The cool, clean air of winter makes it perfect for capturing landscapes, particularly when there's snow on the ground or a touch of fog in the air. However, shooting landscapes in winter comes with its own set of dangerous so here are a few things for you to remember before heading out of your front door.
Keep checking the weather reports regularly for a few days before you plan on heading off to take your photos. Weather, particularly up in mountainous areas, can go from fine to terrible quite rapidly so knowing what to expect can help you prepare or even make you think it's probably best to stay inside and try your shoot another day.
If a clear night is forecast it will mean it'll be cold but it does increase your chance of capturing a sky bursting with colour but don't be too down-hearted if there's a little cloud cover as it will help diffuse the light.
Do remember that after a downpour surfaces become slippery so take extra care. This becomes even more important when it's snowed or cold temperatures have turned wet surfaces into ice. As well as ice, muddy, wet conditions are also hard going as you have to work twice as hard at trying to stay up right as well as moving.
Bad weather isn't all bad though as it can give you some cracking photos if you're prepared to face it.
Time of day
Shooting during the 'golden hours' may produce good photos but it does mean you'll be heading out or back home when it's dark and dropping cold. Wearing the right clothing will keep you warm but do pack a torch too so you can see where you're going. A head torch is more useful than a hand-held one as it keeps your hands. Knowing your location well and having a set route will also help you get back to your car safely. If you want to shoot at a new location go and scope your route out before you planned shoot day, preferably in the daytime so you can clearly see the path you'll be taking.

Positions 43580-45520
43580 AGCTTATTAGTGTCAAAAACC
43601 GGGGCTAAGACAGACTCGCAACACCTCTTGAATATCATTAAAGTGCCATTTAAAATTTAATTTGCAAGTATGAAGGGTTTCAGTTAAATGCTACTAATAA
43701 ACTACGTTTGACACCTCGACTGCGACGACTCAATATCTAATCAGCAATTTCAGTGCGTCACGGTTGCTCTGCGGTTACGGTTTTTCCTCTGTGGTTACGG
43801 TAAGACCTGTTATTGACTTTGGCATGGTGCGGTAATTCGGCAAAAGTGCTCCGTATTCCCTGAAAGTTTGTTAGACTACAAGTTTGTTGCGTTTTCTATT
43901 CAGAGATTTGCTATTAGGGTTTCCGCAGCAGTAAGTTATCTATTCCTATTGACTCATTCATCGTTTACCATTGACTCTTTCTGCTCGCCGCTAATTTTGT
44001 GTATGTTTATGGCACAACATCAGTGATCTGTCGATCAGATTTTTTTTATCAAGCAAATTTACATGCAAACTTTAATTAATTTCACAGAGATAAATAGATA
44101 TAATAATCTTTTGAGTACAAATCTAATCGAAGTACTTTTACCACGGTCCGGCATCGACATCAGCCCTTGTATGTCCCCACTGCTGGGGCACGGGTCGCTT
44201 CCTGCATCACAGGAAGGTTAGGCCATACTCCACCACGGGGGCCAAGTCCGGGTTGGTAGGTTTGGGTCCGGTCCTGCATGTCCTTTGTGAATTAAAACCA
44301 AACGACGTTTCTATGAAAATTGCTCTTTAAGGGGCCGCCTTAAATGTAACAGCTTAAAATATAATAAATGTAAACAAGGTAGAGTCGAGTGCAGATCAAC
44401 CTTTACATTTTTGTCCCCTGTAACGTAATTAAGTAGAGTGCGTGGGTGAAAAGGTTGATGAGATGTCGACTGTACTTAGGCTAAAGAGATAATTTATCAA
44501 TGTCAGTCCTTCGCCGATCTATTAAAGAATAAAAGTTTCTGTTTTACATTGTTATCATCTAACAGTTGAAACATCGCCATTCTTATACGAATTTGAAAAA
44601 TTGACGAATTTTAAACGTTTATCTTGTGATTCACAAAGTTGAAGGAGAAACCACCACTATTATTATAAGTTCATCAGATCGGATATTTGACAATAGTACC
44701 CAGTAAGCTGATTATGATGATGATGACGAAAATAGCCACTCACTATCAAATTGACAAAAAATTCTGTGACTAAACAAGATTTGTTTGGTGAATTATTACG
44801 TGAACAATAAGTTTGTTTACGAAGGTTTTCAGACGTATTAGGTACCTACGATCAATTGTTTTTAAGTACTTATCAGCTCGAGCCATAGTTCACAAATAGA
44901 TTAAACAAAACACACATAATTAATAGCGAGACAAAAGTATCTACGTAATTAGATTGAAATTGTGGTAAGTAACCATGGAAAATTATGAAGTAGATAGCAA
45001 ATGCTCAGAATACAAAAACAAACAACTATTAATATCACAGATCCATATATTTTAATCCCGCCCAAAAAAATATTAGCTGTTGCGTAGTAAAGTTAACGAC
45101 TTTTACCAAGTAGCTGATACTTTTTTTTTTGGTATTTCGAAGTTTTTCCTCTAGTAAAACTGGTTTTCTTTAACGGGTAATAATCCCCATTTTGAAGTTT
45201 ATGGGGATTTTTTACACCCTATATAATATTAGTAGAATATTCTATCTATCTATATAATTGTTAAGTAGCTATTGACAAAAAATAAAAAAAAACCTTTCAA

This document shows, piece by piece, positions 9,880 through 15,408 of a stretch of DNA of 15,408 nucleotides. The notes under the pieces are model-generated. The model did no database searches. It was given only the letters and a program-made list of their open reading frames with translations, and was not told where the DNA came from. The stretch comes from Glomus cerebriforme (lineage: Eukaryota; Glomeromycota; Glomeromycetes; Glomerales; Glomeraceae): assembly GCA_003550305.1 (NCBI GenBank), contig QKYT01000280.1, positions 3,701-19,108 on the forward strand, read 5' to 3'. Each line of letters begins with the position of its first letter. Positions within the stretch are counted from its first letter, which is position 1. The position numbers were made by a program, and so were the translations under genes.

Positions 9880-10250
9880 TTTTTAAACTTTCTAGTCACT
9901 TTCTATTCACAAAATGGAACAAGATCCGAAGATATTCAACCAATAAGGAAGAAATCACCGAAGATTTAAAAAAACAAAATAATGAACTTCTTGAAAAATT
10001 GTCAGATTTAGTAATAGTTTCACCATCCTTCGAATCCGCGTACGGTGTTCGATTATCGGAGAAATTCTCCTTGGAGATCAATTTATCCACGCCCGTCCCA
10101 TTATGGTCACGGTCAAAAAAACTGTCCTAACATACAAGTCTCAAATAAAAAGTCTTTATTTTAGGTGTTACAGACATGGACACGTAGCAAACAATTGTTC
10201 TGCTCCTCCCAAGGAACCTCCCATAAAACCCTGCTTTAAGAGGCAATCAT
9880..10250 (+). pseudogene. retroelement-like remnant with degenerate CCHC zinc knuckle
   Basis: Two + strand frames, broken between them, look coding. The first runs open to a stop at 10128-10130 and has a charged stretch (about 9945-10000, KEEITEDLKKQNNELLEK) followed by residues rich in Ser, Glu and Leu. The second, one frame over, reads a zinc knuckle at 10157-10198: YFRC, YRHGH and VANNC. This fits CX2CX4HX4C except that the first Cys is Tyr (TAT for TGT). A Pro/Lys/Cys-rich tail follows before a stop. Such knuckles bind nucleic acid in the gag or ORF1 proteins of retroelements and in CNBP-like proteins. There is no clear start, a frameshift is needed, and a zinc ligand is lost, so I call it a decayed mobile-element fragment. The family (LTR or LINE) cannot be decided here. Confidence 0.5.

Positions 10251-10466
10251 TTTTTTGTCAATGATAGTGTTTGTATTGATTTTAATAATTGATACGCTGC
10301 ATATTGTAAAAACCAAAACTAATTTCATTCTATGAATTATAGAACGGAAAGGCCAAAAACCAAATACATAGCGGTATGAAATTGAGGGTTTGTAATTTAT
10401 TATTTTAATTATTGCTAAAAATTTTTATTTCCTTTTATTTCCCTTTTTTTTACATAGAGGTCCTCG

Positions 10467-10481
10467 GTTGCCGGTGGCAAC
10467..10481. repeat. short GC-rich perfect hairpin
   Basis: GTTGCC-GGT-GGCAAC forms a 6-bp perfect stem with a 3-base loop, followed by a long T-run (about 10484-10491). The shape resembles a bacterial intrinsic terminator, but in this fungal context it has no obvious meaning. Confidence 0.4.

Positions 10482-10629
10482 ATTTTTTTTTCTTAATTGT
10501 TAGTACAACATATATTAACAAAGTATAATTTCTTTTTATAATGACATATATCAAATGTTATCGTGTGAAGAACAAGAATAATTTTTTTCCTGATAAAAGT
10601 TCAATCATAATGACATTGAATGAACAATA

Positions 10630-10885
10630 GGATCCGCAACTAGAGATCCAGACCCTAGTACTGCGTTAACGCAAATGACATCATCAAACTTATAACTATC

Your chosen shoot location
Do take into consideration how long it will take you to get to the place you want to take your photos and we don't just mean driving time. If you have to park somewhere and walk how long will the walk take? Is the path good or really muddy? Is it level terrain or will you be hiking up hill most of the way? Everyone is different and some won't mind a muddy two hour hike while the idea will scare the life out of others so do your research before you leave the house.
Once you're out, watch where you're putting your feet and most importantly, take your time. Having someone else with you (preferably a none-photographer) who's more likely to spot things as they won't be looking at the world through a viewfinder comes in very handy.
You also need to be extra cautious when walking around the edges of lakes and rivers as after a night of heavy rainfall or on really cold mornings when there's still ice on the ground, surfaces will be very slippy and you don't want you and your kit getting a soaking.
Clothing and shoes
Heading out early on a winter's morning usually means rather cold temperatures will be waiting for you so make sure you're ready for them. Wear plenty of layers as this will trap air and keep you warm, make sure you have a hat and even though gloves can be annoying when you're taking photos, you'll be glad you packed them once you're out in the field. Wear boots that are waterproof, warm and most importantly have a good grip. Carry spare socks too as having wet feet, particularly when it's cold, isn't a fun experience.
Food and clothing
If you're going out for a long time do take a flask of something warm with you and pack some food to keep your energy levels up.
Do pack your mobile phone (make sure it's charged) and consider putting it in your bag rather than your pockets where it can fall out and become lost or damaged. There are many apps out there now which can tell you the weather forecast, show you maps, routes and all sorts of other information you'll find useful when out shooting landscapes.
Map and compass
We know that nearly everyone owns a phone now but you shouldn't just reply on technology. If you're using a map on your phone and it suddenly dies or it gets damaged you'll no longer have a route to follow. They're not heavy items and don't take up too much space so do remember to take them with you.
Tell a family member or friend where you're going and if possible, don't go alone. Make sure you write down where you're going as well as verbally telling them as people tend to forget. Having a route in-mind before you leave the house will not only mean you're not wondering round without a plan but people back home should be able to pin-point you more quickly if anything should happen.
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